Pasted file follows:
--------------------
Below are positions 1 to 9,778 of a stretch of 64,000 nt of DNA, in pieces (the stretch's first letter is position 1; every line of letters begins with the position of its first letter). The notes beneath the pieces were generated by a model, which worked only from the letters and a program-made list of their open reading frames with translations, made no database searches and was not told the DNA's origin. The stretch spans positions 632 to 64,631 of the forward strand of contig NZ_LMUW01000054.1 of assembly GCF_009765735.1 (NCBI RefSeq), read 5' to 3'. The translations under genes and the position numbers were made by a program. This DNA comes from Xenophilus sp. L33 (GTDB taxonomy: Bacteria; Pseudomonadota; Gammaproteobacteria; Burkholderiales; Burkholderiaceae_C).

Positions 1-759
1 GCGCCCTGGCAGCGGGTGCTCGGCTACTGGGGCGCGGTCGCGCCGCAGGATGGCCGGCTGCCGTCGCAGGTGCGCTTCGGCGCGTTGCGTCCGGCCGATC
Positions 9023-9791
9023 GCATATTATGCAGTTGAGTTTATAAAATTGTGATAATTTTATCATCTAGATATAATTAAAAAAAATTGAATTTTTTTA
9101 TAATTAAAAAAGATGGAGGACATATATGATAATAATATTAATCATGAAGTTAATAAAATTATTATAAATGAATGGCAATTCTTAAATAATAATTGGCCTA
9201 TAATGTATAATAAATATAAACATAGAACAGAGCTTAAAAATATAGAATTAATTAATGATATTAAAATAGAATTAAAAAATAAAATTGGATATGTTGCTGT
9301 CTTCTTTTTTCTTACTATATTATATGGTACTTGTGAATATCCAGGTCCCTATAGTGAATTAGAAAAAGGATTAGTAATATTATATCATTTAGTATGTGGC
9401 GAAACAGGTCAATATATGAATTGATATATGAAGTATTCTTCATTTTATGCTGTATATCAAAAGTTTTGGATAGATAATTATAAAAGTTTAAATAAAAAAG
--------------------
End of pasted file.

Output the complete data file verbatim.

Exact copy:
Below are positions 1 to 9,778 of a stretch of 64,000 nt of DNA, in pieces (the stretch's first letter is position 1; every line of letters begins with the position of its first letter). The notes beneath the pieces were generated by a model, which worked only from the letters and a program-made list of their open reading frames with translations, made no database searches and was not told the DNA's origin. The stretch spans positions 632 to 64,631 of the forward strand of contig NZ_LMUW01000054.1 of assembly GCF_009765735.1 (NCBI RefSeq), read 5' to 3'. The translations under genes and the position numbers were made by a program. This DNA comes from Xenophilus sp. L33 (GTDB taxonomy: Bacteria; Pseudomonadota; Gammaproteobacteria; Burkholderiales; Burkholderiaceae_C).

Positions 1-759
1 GCGCCCTGGCAGCGGGTGCTCGGCTACTGGGGCGCGGTCGCGCCGCAGGATGGCCGGCTGCCGTCGCAGGTGCGCTTCGGCGCGTTGCGTCCGGCCGATC
Positions 9023-9791
9023 GCATATTATGCAGTTGAGTTTATAAAATTGTGATAATTTTATCATCTAGATATAATTAAAAAAAATTGAATTTTTTTA
9101 TAATTAAAAAAGATGGAGGACATATATGATAATAATATTAATCATGAAGTTAATAAAATTATTATAAATGAATGGCAATTCTTAAATAATAATTGGCCTA
9201 TAATGTATAATAAATATAAACATAGAACAGAGCTTAAAAATATAGAATTAATTAATGATATTAAAATAGAATTAAAAAATAAAATTGGATATGTTGCTGT
9301 CTTCTTTTTTCTTACTATATTATATGGTACTTGTGAATATCCAGGTCCCTATAGTGAATTAGAAAAAGGATTAGTAATATTATATCATTTAGTATGTGGC
9401 GAAACAGGTCAATATATGAATTGATATATGAAGTATTCTTCATTTTATGCTGTATATCAAAAGTTTTGGATAGATAATTATAAAAGTTTAAATAAAAAAG